What I have grown to know pretty well, though, is The State News. And I think I’ve gathered enough knowledge to say this: I don’t think I’m better than you. But I know my newspaper — on a football field and in every journalistic sense — is.
We’ve defeated you 12 years in a row. We’re going to defeat you again Friday night. And the saddest part is, if past games are any indicator, you won’t be able to claim dignity this time, either.
Kevin Santo is a co-managing sports editor at the Michigan Daily.
Rachel Fradette, The State News
Note: Most of you are likely confused because I am not a football reporter, a sports editor or a man. This column over the years somehow became dominated by one type of person, so welcome to my readers.
I’m reminded of “Mad Men” Season 5, Episode 8. Michael Ginsberg approaches Don Draper livid about a call Draper made during a pitch meeting.
Ginsberg attacks Draper for his choices, his role and more importantly, his character. He finishes his frustrated exaggeration with one final jab and says, “I feel bad for you.”
In a calm, almost soothing voice, without looking Ginsberg in the eye, Draper says, “I don’t think about you at all.”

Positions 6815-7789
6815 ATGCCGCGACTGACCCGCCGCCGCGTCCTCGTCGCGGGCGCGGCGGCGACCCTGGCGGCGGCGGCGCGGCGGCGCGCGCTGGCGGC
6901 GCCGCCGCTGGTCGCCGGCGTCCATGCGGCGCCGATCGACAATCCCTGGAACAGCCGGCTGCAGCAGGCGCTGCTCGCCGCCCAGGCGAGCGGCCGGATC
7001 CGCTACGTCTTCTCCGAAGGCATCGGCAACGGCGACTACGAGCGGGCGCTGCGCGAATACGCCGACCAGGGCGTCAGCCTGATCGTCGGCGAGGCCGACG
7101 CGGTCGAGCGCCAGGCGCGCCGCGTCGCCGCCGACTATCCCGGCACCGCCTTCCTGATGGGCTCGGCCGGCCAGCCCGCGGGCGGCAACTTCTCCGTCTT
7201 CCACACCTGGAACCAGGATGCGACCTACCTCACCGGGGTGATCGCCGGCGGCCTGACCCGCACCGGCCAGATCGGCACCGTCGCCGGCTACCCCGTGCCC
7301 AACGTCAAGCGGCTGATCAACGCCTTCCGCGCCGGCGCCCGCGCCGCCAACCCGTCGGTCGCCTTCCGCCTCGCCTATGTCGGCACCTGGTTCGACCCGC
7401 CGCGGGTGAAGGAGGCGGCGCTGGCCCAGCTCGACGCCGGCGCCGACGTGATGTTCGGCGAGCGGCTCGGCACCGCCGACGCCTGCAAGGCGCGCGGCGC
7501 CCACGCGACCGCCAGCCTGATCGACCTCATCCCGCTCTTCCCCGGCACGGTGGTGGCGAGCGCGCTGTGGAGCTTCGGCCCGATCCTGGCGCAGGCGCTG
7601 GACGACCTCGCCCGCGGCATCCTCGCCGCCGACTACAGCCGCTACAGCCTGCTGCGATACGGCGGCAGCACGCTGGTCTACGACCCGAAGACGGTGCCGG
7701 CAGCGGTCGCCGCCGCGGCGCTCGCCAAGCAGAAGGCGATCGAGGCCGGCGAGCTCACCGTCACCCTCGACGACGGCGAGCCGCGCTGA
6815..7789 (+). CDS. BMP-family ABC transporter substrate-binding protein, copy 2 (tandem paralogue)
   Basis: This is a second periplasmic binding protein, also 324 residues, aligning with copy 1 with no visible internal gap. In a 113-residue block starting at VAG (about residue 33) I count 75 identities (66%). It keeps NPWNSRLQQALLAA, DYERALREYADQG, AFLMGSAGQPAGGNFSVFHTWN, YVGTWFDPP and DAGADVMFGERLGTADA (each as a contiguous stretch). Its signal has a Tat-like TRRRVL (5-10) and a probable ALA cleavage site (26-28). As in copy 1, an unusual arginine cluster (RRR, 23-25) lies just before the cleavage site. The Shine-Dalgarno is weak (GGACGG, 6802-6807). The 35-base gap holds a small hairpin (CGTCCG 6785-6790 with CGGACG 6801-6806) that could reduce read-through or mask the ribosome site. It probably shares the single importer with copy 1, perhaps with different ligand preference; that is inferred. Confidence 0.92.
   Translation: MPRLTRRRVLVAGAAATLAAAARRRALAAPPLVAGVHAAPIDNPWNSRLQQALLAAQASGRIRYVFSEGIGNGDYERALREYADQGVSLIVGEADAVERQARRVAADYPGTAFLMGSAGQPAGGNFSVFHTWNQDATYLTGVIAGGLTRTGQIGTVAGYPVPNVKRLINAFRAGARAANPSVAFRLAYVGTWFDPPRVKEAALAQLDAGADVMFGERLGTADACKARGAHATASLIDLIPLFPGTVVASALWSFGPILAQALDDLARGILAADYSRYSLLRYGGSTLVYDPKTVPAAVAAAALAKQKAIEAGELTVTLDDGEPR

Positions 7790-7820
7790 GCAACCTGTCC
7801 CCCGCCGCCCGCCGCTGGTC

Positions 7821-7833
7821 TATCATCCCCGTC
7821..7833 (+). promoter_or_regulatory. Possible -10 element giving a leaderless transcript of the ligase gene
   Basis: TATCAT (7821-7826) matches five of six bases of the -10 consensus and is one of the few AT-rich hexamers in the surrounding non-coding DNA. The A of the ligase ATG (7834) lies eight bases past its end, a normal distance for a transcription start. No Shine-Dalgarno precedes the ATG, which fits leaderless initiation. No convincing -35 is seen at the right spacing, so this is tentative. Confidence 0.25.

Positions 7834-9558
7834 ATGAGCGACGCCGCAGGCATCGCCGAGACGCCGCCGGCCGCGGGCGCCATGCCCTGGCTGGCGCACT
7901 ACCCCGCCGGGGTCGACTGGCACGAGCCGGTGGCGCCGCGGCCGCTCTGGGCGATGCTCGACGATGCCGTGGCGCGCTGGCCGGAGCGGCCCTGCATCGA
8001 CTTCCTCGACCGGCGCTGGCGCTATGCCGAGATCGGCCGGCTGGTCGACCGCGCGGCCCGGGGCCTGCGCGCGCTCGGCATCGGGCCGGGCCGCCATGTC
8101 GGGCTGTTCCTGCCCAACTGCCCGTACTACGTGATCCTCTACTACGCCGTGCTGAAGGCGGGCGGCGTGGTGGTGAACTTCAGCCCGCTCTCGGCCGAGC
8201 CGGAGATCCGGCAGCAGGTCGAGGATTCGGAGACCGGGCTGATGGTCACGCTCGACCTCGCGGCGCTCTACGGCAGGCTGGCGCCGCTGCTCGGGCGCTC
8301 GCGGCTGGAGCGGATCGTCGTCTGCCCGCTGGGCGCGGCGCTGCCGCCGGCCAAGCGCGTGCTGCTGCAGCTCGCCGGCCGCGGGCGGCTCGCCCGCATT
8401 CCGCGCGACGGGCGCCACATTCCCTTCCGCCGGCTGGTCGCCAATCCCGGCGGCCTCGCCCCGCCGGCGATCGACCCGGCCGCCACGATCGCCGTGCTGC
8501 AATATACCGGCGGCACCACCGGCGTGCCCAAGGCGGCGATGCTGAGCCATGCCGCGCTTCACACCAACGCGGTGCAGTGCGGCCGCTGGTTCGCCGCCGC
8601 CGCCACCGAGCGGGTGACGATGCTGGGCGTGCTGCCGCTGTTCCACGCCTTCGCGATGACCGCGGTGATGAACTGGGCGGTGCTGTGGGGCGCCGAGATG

The State News, only in this sense, is Draper. The Michigan Daily is Ginsberg. That is the best way to explain how The State News feels about the Michigan Daily.
We don’t think about you. We don’t care what you do.
But, the last year of name-calling and "fake news" made me decide that we can no longer afford to ignore you. News organizations need each other for both competition and camaraderie. We are under attack in some respects.
By attacking each other we not only show our immaturity, but we don’t get anywhere. We’re tearing each other down and people are already trying to do that enough.
My mom always says you should say what you believe, but it is all a lie if you don’t walk the walk. So, I donated $5 to the Michigan Daily.
I believe in what all of you do, but I do think you can do it a lot better. We serve our community. We work hard. We do all of this quietly, no fuss. Despite what all of you may think about us, you can learn from our newsroom.
As an investor, here are some of my thoughts.
The digital age is here and your newsroom needs to adapt better. I admire the diligent connection to a print product. I read two print newspapers a day. However, your content needs to make better shifts to online. Infographics and interactives are a perfect example of where you can succeed. Instead, I see screenshotted infographics made for print.